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Here’s a little exercise for you to do today.
A Guest Post by David Powell from Shoot Tokyo Here are a few lessons I have learnt from daily shooting… I hope you enjoy. 1. “Do or Do Not…. There is no Try”
Image by Eric May Last week I was speaking with an amateur photographer who told me that he’s been struggling for photographic inspiration and ideas lately. He reflected that he felt like he’d become something of a lazy photographer and was in a bit of a rut – always photographing the same things in the same ways.
A Guest post by Saul Molloy from Shotslot .
No matter what your artistic interests, whether photography, drawing, painting, sculpture, etc., the underlying force behind your work is creativity.
We’ve all been guilty of taking pictures with our eyes closed. Just go crazy, go on a shooting spree and see what happens. See what happy mistakes you can pawn off as well-thought out, purposefully captured portraits. Here are 6 ways you can identify yourself as a luck photographer: You take way too many pictures.
A Guest Post by Ryan Pendleton I think this is a valuable piece of information to pass along to both newcomers to photography and the more experienced crowd…
Park Bench Here is a simple exercise you can do anywhere that will help develop your photographic eye. Take your camera with just one lens and go for a walk (of course any point and shoot camera will do the trick too). While walking down the street, at the park or even in the wilderness, make a point to stop randomly and find something to photograph within 10 or 15 feet (3 to 5 m) from where you are standing. Better yet, if you are walking with a non photographer, ask him or her to tell you when to stop.
Image by Darwin Bell I’m presuming that this article will not apply to most of us… but after 3 conversations in the last week which revealed the same photography problems in 3 different people – I thought I’d better jot them down. Warning : none of this is rocket science sometimes the basics need to be said! 1.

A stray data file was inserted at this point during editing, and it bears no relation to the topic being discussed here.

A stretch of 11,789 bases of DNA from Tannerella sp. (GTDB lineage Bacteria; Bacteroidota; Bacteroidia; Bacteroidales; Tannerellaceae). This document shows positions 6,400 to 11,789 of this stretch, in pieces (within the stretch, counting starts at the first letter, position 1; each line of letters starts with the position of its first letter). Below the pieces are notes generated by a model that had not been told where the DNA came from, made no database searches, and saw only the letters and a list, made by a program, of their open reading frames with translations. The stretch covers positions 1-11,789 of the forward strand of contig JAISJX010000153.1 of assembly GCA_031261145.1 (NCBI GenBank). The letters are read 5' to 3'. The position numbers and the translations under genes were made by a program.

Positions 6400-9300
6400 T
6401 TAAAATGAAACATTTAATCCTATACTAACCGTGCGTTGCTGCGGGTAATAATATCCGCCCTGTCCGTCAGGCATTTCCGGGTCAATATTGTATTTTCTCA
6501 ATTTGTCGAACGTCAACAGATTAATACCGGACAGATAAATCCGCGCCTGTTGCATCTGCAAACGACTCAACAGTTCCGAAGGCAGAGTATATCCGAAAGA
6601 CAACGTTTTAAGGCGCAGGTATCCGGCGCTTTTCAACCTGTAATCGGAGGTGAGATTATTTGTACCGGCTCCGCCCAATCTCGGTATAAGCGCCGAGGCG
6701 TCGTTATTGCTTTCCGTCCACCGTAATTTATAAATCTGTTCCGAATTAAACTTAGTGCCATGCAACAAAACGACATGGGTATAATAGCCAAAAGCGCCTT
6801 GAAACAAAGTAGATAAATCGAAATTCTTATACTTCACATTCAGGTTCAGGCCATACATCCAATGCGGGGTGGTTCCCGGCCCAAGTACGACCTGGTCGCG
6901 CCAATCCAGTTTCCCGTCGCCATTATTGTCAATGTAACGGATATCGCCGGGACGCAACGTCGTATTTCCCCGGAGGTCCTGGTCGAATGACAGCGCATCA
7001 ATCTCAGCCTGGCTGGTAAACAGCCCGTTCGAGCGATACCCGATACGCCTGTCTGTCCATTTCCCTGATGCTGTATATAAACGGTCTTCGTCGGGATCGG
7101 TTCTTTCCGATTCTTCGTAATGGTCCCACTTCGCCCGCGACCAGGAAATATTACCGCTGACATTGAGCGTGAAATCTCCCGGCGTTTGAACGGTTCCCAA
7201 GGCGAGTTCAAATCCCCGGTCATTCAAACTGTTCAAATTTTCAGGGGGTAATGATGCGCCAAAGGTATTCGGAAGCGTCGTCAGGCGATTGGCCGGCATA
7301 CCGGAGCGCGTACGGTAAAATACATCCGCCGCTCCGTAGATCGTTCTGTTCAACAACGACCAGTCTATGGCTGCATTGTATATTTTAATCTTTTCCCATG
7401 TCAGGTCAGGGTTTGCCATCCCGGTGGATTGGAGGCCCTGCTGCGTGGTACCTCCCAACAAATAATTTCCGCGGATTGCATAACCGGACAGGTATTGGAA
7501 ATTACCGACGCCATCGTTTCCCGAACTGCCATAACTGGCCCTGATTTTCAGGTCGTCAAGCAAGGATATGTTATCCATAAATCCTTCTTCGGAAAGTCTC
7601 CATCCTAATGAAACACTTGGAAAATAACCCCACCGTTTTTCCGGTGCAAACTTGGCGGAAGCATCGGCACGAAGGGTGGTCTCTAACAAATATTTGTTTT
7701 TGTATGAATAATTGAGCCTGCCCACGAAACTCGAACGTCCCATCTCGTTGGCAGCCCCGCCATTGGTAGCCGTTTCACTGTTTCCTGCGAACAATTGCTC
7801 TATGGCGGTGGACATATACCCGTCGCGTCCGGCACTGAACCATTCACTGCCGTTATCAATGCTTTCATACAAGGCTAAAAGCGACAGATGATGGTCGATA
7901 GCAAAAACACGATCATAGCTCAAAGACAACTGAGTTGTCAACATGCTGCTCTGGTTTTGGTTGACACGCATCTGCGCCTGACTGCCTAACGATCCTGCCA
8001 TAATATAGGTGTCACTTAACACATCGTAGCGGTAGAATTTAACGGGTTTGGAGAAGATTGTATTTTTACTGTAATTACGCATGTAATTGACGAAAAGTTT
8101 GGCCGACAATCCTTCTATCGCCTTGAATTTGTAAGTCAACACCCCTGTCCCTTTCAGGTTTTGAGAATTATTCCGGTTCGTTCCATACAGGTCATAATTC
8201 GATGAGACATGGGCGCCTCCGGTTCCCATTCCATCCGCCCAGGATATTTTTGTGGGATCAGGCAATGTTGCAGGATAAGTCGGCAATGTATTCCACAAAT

Discover how to Take Beautiful Images with Our dPS eBook Collection The HelloBar - a little bar that gets noticed!
Copyright By Socceraholic Low angle shots give us a different view on the world. Most of our lives are spent well above ground level and by the time we are teenagers we rarely spend much time down low any more. Yet there is a whole world down there!!
One thing that makes a great photo is its ability to convey emotion.
A Guest Post by Patrick Ashley Some photographers enjoy portraiture, capturing the essence of a person; others enjoy capturing a fast moment in a football game, or a delicate moment of a newly wed couple. I like to shrink things. Tilt-shift photography (or “miniature faking”) is a photographic genre that seems to have been gaining popularity in the last few years. Essentially, it’s taking a photograph of a real-world scene and making it look like a miniature scene, such as you’d find in a model railroader’s setup.
One of the biggest leaps towards tack sharp images you can take is using single point auto focus to hone in on your subject and nail the shot.